Originally posted on Infendo, the below mass of endless text is my review of the Wii role-playing game, Final Fantasy Crystal Chronicle’s: The Crystal Bearers. Oh yes, it’s still in all of its’ gloried and mostly unedited. Just a few pictures have been added. This game will be the first of which to receive a complete review. For a while now I’ve had a theory that initial reviews can’t be trusted completely due to the sensation of new input from a new game possibly over-powering objectivity. Plus any game can seem like a wonder your first time through, great games can still cause excitement to well up from within months to years later.
Inconsistent. This word describes this game perfectly. The game starts off on a high note with excellent pacing and varied gameplay. Music will play with your ears and the sense of adventure and accomplishment will push anyone forward. The backdrop of the world is that when an ancient race called the Yukes disappeared, it caused people to randomly be born and bear a crystal someplace on their body. The people that bear these crystals are the only people capable of using magic in the game, which forms the basis of racism and prejudice against crystal bearers. If it wasn’t for the name “Final Fantasy” and the lore of the story, it would be very easy to forget that this game is an action rpg. It plays more like a highly experimental action game.
When a gamer think of rpg’s, they may think about a classic flow of the genre that has the player grinding enemies in battles, experience a story event, wander, rinse and repeat. The flow of the Crystal Bearers is slightly different from this example. It adopts a pacing structure similar to the “Tales of” series. The game and the story are constantly progressing forward and not experiencing “filler” moments, moments in a game that do little to progress the plot or to maintain interest in the main story. Many actions normally reserved to a cut scene or normally represented poorly in the genre are a true delight. Scene’s like the often showed off Wahoo jump or the lesser known of dragon fight helps to keep the interest invested in this beautifully animated adventure.
The graphics and art direction are one of the few consistent parts of the game. None of the world or its’ people look like they don’t belong. A few valleys or hallways may be a bit dull, but it all works as a cohesive whole. The protagonist and main hero of the game, Layle, exhibits movements that are believably real. While it wouldn’t cause a person to forget that they’re playing a video game, it brings a level of quality and fluidity in animation that many Wii games lack. Shadows and light will move realistically across Layle as he runs through the world. Clothing will often move or sway as people are forced to move with the powers of a Crystal Bearer. Every object and character has a real shadow which blankets the player like an incomplete patchwork quilt. It’s well developed to the point that lit and unlit area’s appear in appropriate places and that the shadows aren’t heavy. Some places like a forest will have darker shadowing then the middle of a city. If only the story was as complete as the technology this game uses.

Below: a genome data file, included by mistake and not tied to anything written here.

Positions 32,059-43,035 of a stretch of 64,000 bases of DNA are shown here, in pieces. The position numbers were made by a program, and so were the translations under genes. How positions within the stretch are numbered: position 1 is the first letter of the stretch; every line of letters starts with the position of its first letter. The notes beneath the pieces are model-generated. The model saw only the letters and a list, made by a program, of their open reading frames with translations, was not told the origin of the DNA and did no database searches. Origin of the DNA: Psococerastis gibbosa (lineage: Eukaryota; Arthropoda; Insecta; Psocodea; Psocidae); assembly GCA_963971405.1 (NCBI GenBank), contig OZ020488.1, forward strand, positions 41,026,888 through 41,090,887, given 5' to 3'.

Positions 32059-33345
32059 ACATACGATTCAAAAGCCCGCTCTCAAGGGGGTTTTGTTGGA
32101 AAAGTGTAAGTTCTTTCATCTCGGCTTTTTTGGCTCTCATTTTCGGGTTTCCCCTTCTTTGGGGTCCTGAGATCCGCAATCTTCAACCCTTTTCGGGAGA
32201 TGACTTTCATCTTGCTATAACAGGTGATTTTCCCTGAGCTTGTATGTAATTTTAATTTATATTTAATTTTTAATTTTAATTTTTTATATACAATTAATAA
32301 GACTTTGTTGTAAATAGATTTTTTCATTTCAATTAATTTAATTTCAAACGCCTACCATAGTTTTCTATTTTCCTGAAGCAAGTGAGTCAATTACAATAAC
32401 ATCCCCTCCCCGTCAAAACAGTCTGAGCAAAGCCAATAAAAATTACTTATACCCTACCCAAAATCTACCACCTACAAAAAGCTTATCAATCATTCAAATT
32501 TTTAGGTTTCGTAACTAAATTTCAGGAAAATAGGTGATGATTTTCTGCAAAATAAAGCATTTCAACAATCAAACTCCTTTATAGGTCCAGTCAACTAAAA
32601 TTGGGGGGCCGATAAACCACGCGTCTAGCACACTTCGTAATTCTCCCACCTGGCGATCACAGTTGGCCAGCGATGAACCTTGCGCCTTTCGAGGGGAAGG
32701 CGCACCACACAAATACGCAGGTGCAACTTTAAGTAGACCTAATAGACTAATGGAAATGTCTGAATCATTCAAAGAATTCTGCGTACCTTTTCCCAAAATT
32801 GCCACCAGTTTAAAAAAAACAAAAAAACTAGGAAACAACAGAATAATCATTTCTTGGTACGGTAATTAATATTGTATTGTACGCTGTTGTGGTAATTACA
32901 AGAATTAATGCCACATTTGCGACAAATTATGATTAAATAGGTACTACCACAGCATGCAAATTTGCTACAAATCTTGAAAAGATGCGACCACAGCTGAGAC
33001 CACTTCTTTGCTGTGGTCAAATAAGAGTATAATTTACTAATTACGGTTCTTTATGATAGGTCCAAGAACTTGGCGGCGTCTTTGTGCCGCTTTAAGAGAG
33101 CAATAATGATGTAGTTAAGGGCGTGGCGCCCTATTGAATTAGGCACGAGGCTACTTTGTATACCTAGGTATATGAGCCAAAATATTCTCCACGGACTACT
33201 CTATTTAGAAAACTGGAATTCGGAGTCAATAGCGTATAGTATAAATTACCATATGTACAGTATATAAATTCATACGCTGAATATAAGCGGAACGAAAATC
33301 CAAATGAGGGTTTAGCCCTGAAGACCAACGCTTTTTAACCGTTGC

The lore and the history present in the Crystal Bearers reeks only of potential. The source material is great, the actual story is cliched to death and makes everything suffer because of it. Essentially the four races present in the game, Lilty, Yuke, Clavat, and Selkie; each have a crystal that protects and guides each race. One hundred years before the game takes place the Yukes crystal is destroyed, taking with it their race and culture. The central government present in the game is frightened by the appearance of a Yuke since not only are they a race whom everyone assumed to be dead, but they were the ones responsible for it. The Yuke is attacking things that the average folk of the world do not care for and is stealing objects that only matter to royal families and “the law”. The tale quickly escalates into a world changing event. This story has been done before, and in this game the journey is much more important than the tale that it’s a part of.
Cities are relatively small, but still give off a grand scope, the junk town is a great example of this. It has real borders that any town would have, but the player is only exposed to the areas that they need to run through. NPC’s will either love you, hate you, or ignore you right off the bat. Besides a few small noises, you’ll mainly be speaking with moogle’s and receiving letters from them that has been sent by random people you helped. If an npc or a character isn’t speaking in a cut scene, they’re not even giving you the luxury of pointless chatter outside of it. The supporting cast seems to be inspired by the most blatant and cheesy anime archetypes in the world. Their dialogue is uninspired and all emotions are usually melodramatic or non-existent based upon facial features, body language and voice acting. It’s as if Keanu Reeve’s took care of every bit of acting in this game.
Mini-games, or what I’d prefer be called “events” are the greatest part of what makes the game charming and frustrating. One moment you may be fighting wyverns in mid-air, the next will have you sneaking across a train. All of the silent acting, things that dealt with situation based comedy or implied meanings are what give the game life. They’re mainly present in events and help to build on the true backbone of the Crystal Bearers. But as implied earlier, events can sometimes be horribly frustrating. Arguably one of the worst ones in game is helping a girl cheat to win a butt bouncing/wrestling/sumo contest. It’s dull and frustrating. Girls in bikini’s fighting with their butts was somehow made to be dull and frustrating. That is an achievement.
Achievements are featured for some of the most mediocre actions like obtaining common items. A few of them are well thought out and fun to collect. They’re usually based upon different types of monster interactions. Battles are the most disappointing part of the game. Since our Crystal Bearer of choice has gravity based powers, it’s all about picking up monsters and throwing them. That’s basically it. You’ll point at the monsters with the cursor, shake it to a side to knock them over, then shake it upwards to grab them. Monsters can be thrown into walls, the ground, each other, and objects. You can also pick up the objects and throw them, but other than that it’s something that was mostly avoided during the play-through of the game. There are achievements for tossing an enemy head first into the ground and for forcing a pill bug monster to roll up.